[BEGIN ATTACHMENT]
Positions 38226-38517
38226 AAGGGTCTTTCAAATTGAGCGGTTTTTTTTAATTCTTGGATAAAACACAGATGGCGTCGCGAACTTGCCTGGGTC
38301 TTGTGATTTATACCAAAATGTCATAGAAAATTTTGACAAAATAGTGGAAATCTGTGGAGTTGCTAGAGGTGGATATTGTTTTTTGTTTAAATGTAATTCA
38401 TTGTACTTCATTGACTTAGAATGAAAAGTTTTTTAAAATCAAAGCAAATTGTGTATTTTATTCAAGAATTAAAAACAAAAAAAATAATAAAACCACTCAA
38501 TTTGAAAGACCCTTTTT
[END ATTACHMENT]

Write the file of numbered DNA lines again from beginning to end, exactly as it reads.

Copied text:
Positions 38226-38517
38226 AAGGGTCTTTCAAATTGAGCGGTTTTTTTTAATTCTTGGATAAAACACAGATGGCGTCGCGAACTTGCCTGGGTC
38301 TTGTGATTTATACCAAAATGTCATAGAAAATTTTGACAAAATAGTGGAAATCTGTGGAGTTGCTAGAGGTGGATATTGTTTTTTGTTTAAATGTAATTCA
38401 TTGTACTTCATTGACTTAGAATGAAAAGTTTTTTAAAATCAAAGCAAATTGTGTATTTTATTCAAGAATTAAAAACAAAAAAAATAATAAAACCACTCAA
38501 TTTGAAAGACCCTTTTT